Behavioral analytics and “smartphone psychiatry” could help employers identify worker burnout, stress, depression.
Watching for red flags to help detect employee burnout can be challenging. Now there is technology that can help do some of the work for you. Behavioral analytics, a subfield of people analytics, is being used by some companies to help identify signs of burnout, as well as to promote optimal health and wellbeing. Generally, this involves a simple wristband or electronic badge that can measure vital signs and detect speech pattern or sleep quality changes. Employers can use the data from these measurements to identify instances where employees are showing signs of being overworked or stressed out.
Many people already use similar devices to measure their own pulse, steps, heart rate, and other personal metrics related to their activity and fitness levels. However, this information generally is for their personal use and not shared with their managers or others.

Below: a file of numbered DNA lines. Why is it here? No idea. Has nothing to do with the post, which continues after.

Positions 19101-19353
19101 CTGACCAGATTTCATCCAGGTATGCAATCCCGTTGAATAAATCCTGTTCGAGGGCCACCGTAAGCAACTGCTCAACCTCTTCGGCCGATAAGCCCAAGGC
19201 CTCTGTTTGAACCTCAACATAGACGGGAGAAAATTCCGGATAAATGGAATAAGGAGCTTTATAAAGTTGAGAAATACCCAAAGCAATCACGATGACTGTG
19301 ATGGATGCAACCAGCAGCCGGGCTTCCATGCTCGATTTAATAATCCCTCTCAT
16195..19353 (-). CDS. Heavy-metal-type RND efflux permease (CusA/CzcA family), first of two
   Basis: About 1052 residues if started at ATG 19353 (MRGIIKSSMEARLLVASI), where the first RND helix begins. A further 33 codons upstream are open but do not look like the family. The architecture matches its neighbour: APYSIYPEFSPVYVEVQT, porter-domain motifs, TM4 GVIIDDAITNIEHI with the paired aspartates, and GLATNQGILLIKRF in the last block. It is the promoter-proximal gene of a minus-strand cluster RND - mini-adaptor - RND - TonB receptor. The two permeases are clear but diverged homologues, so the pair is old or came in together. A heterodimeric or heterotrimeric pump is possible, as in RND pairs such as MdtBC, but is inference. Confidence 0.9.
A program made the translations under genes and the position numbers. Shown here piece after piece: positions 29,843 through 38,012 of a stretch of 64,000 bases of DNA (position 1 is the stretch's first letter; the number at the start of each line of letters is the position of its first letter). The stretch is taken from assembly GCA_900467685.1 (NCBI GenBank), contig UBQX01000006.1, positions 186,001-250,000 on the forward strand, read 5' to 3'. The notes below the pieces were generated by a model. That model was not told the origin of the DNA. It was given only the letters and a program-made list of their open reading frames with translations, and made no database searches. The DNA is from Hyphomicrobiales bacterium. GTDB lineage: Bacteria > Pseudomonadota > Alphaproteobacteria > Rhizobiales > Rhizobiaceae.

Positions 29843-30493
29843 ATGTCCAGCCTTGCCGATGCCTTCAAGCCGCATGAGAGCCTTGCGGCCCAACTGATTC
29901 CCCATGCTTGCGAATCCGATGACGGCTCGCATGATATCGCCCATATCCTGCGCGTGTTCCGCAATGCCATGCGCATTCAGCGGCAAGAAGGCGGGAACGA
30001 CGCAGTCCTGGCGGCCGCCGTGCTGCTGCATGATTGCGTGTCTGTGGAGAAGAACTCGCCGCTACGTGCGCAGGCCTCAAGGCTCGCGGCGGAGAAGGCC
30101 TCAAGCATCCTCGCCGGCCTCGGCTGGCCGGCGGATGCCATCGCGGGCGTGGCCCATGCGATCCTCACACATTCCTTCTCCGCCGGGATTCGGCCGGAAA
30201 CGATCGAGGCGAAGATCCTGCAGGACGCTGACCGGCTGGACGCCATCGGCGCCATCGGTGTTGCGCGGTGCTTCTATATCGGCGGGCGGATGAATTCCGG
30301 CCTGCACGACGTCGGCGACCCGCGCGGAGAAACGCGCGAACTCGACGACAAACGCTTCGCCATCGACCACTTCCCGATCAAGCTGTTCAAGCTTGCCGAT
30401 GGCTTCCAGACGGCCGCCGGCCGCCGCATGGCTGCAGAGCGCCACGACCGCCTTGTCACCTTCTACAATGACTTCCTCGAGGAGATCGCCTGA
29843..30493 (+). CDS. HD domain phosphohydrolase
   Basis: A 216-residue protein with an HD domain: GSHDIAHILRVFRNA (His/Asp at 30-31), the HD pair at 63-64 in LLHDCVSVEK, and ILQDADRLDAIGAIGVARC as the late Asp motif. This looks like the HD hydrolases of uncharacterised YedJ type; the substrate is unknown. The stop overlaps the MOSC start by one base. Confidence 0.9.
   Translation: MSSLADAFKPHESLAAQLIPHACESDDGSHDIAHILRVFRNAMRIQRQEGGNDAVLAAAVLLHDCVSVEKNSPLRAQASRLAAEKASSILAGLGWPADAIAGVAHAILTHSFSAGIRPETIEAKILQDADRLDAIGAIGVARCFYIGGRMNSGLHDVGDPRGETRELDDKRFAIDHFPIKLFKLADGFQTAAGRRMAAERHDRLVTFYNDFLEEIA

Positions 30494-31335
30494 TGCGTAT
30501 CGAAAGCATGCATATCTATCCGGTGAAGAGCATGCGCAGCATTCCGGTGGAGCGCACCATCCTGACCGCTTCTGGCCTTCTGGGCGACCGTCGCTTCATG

Elsewhere, employers may eventually be able to collect some data from employees’ smartphone usage that can highlight signs of stress. In the new field of “smartphone psychiatry,” some mental health professionals say, for example, that how someone uses his or her smartphone (such as word choice or typing speed) can identify signs of stress and depression. Currently, researchers are testing a number of experimental apps using artificial intelligence to predict episodes of depression or possible self-harm.
According to one source, 70% of workers predict surveillance will be common in the future, but 70% think companies should be required to consult them before employing monitoring tools. Employers using smartphones to track mental health clearly will require informed consent to install the app. At the same time, it will be essential to ensure privacy and security related to these devices and the data they collect and transmit.
While fears about “Big Brother” watching them have many people skeptical about employee monitoring, workers are more likely to accept health monitoring devices and tools if the company can find a way to ensure them that data will be used specifically to help and protect employees, not punish or penalize them in any way.